Screening for learning disabilities in prisons Glynis Murphy, Tizard Centre, Kent Univ email@example.com
Offenders with LD: prevalence • Interpret data with care! • Samples vary, methods vary! • Eugenics era: assumed to be very high rates but little good data (eg assessed only those referred with problems; used incorrect norms) • In USA: early studies showed 10% of prisoners have ID; recent studies: 3% & less • In Australia: often get figures around 10% or more; higher in Aboriginal populations; affected by ethnicity? + lack of diversion possibilities?
Offenders & ID: prevalence • In UK: studies in 1990s- police station: 5-9% acc to Gudjonsson et al - probation: 6% acc to Mason & Murphy 2002- prison: <1% - Harnett, Holland & Murphy, ‘95 • More recent UK studies suggested 7% of prisoners have learning disabilities – e.g. Mottram et al study in NW prisons – but methodology criticised • Do exact numbers matter?
What prisons currently do • In the No One Knows Programme, Jenny Talbot (Prison Reform Trust) asked prisons whether they screen people for learning disabilities or difficulties • No routine screening going on at time (2008) • Clear from rest of ‘No One Knows’ that prisoners with LD were very disadvantaged in terms of: accessing visitors, doctor appoint-ments, ordering meals, accessing work training, + accessing treatment programmes.
Bradley report • Amongst other recommendations, asserted that prisons should screen for LD • Clearly best to screen at entry to CJS – i.e. at police station – that is still (my) long term aim • Meanwhile let us try screening in prison! • Common objection: but what can we do if we find we have got prisoners with LD? • Our answer: all sorts of things! - AND if you don’t know who has LD, how can you help them at all?
How can we screen? Common tools & requirements • WAIS-IV - gold standard IQ test; takes 45mins-1hr; done by psychologists only • WASI - short form IQ test; takes 20 mins; done by psychologists & a few others • HASI – much like the WASI; validated in CJS; can train few others to do; over-estimates IQ • LIPS – takes 15 mins; vocab & clock drawing; can train others to do it; validated in CJS • LDSQ – 10 mins max; very easy to train others; validated in community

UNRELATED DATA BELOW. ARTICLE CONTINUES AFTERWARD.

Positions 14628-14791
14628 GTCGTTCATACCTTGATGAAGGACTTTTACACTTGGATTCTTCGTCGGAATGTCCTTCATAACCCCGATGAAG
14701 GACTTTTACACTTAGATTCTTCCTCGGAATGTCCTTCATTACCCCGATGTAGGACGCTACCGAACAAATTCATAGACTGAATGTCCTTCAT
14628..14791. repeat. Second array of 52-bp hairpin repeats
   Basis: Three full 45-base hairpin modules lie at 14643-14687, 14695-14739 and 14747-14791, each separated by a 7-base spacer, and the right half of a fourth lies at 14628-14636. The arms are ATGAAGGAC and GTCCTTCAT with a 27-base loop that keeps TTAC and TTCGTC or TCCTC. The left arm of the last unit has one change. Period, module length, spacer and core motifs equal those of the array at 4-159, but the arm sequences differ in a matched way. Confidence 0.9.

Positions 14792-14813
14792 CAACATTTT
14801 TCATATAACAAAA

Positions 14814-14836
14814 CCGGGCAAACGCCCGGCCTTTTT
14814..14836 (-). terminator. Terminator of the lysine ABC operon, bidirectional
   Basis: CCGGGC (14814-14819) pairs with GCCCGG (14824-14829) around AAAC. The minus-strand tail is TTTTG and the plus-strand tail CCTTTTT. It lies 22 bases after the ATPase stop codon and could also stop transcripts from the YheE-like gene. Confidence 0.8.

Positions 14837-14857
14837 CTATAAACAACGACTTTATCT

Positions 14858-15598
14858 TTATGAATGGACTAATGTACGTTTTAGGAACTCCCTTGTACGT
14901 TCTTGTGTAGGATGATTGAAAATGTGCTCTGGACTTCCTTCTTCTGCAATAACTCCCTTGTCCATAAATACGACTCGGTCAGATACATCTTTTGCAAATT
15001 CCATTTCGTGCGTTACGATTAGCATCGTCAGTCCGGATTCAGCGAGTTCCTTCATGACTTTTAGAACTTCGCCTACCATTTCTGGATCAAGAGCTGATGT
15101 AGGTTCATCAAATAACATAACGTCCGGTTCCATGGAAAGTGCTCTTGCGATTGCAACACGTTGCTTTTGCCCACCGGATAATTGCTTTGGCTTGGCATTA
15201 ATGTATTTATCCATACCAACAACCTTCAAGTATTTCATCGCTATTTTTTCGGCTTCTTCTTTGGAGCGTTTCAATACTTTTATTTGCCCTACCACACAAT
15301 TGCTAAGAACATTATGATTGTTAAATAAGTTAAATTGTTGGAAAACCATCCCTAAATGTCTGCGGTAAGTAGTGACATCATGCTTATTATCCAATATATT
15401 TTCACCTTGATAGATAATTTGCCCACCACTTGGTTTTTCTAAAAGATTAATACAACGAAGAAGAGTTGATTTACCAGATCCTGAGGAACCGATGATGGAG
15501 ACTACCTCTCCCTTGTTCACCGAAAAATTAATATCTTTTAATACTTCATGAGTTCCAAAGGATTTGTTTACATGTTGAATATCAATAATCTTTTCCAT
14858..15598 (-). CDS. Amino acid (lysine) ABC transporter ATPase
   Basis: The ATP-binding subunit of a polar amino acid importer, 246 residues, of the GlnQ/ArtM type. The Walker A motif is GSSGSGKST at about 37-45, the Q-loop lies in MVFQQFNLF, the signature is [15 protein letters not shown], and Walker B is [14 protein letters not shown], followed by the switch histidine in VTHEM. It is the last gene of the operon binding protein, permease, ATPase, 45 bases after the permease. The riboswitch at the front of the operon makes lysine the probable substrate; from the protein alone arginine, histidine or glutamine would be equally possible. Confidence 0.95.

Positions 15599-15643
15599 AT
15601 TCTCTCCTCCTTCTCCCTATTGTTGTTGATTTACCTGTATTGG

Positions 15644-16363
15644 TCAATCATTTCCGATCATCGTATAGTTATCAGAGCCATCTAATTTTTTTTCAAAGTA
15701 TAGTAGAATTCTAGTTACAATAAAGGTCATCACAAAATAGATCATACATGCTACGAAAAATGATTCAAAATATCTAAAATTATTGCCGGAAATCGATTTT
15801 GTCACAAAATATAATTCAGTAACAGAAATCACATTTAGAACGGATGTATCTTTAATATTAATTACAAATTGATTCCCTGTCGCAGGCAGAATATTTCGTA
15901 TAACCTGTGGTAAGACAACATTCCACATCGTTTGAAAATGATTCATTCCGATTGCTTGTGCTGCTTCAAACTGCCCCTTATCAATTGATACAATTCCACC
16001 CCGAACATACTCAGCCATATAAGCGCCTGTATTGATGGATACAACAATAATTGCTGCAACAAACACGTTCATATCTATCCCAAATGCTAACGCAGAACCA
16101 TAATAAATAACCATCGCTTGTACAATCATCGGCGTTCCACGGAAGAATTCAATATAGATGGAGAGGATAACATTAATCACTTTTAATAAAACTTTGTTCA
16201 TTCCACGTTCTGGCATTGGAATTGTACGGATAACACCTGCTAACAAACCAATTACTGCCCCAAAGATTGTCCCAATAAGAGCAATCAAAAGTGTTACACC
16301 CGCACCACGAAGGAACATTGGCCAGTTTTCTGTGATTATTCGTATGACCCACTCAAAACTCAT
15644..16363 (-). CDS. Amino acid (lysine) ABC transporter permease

Dept of Health trial in 2010/11 • None of tests ideal (adaptive behaviour issue) • BUT: Used LDSQ to screen all new entrants to 3 prisons in a 3 mth trial • Durham, Birmingham, Wormwood Scrubs • Screening done by LD nurse in healthcare in Wormwood Scrubs; by DLO in Birmingham & by Education & Skills staff in Durham • Done in first 48 hrs in W. Scrubs + Bham but later in Durham • Overall positive ID for LD 7% - see next slide for exact numbers
What happened next? • Up to each prison what they did when someone identified with LD • Wormwood Scrubs: the LD nurse called up their local CLDT & invited them in to meet the person & do a full assessment • Birmingham: 3rd sector agency Care First worked in prison (doing activities like crafts) & followed people up when they left – those with LD referred to them • Durham: ???
What else would we like to do? • Train prison officers on what this means & what support the person may need • Ensure support for person on literacy - eg to fill in forms for visitors, meals, doctor visits etc • Ensure not bullied/harrassed/tricked • Ensure wing officers aware (eg he may be struggling to understand, not being stroppy) • Provide easy read info • Provide access to work + treatment • Ensure liaison with local services
What happened after the DH 3 mth trial? • A hold up + Government change + austerity! • Is it still the right thing to do? • If yes, why arent we doing it? • Is it just resources? (who pays for LDSQ forms? Who conducts the assessments? Who logs the data? Where? Who follows up?) • Screening is a target for CLDTs & prisons......
Conclusions • We know how to screen for LD • We could negotiate reasonable price with test company • We know how to liaise with prisons • We have some ideas for what to do after people are identified • We know its the right thing to do • Lets do it!